Dear software designers. An X in the top right corner means to close the window. I get why it does not do anything. You really want me to go on the product tour. Just understand that I am easily distracted, so let me go on the tour later. (Really not at all.)
For a long while, I have thought Gmail was smart enough to see emails I receive and make a calendar entry. Apparently, the truth is I forgot about creating an IFTTT applet to look for emails with the group subject tag and make a calendar entry for me.
It worked so well, that I guess I had no reason to pay attention.
As a self avowed loner, this research showing personal connections are important to a long life bothers me. I had hoped that Cacioppo’s writing in Loneliness that we each have differing levels of engagement that are necessary would apply. Having a lower threshold might protect against depression, anxiety, and suicide that plague men.
Pinker seems to be saying that having someone who will check up on older people is what prolongs their lives into becoming centenarians.
If the above does not work, then try TED Talk: The secret to living longer may be your social life.
Nothing frustrates me more than the non-update. I define it as:
a communication issued within the promised window of time to express the status of nothing has changed and to establish another window for an update.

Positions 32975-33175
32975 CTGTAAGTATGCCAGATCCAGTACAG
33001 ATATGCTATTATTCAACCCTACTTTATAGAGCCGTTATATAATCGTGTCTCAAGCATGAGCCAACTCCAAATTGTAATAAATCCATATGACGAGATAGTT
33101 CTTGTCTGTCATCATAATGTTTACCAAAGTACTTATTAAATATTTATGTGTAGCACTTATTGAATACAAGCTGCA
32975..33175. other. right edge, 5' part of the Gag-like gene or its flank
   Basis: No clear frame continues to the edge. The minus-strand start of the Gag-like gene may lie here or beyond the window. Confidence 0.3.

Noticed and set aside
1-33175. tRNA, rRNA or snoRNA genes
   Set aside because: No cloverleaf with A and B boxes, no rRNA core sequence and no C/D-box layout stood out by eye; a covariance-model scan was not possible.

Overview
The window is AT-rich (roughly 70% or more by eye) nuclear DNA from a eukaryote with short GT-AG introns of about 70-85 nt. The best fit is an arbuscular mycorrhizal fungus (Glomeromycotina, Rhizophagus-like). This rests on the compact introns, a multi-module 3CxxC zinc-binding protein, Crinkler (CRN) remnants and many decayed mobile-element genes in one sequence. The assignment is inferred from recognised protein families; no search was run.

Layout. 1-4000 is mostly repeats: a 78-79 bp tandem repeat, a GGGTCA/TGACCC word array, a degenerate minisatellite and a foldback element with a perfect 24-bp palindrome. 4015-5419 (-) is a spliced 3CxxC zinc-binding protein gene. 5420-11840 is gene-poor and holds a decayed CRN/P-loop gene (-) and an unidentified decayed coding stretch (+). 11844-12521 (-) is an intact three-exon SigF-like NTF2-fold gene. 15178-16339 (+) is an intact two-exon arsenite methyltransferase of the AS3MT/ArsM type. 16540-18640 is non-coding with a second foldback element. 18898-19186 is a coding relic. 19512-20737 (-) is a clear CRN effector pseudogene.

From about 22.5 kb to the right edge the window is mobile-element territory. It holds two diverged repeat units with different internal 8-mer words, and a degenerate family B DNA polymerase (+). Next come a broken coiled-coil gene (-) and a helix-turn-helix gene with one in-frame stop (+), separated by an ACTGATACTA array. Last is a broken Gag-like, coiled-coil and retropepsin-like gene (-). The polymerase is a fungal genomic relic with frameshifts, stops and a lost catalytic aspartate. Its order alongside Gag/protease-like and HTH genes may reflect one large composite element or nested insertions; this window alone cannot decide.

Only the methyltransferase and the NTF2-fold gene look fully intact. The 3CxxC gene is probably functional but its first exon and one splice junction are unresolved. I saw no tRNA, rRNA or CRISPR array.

I am patient and willing to wait for a real update. When I see an email from someone I am waiting to hear from, there is the surge of dopamine in anticipation of a completed task. Only to receive the disappointment of that surge of neurotransmitters being falsely exerted. I feel betrayed. Well, not at first, but when I’ve been strung out over and over, I come to feel like they are terrible at their job.
Save yourself the trouble.
- If you think you can have an update for me tomorrow, then give yourself an extra day. If you think you can this week, then give yourself an extra week.
- If there are obvious difficulties present such as your people are at an all week meeting, then do not commit during that event. Give me a time after it is over.
- If there is any likely stumbling block, then let me know ahead of time rather than after which sounds like an excuse. A vendor told me on a Monday they would have something for me that week only for me to find out the next week the system needed went down for upgrades and would be down two weeks. As soon as they learned it would be down, I should have been told rather than have to learn about it later.
- Hedge by giving me a range of time. “I’ll try to have this to by x. but it might be as long as y.”
What makes you, you? Psychologists like to talk about our traits, or defined characteristics that make us who we are. But Brian Little is more interested in moments when we transcend those traits — sometimes because our culture demands it of us, and sometimes because we demand it of ourselves. Join Little as he dissects the surprising differences between introverts and extroverts and explains why your personality may be more malleable than you think.
The Big Five personality test is well regarded in psychology compared to the Myers-Briggs Type Indicator. Little spends quite a bit of time on the trait present in both: Extraversion and Introversion.
My favorite quote: “Introverts prefer contextually complex, contingent, weasel-word sentences. More or less. As it were. Not to put too fine a point on it… like that.”
If the above does not work, then try Who are you, really? The puzzle of personality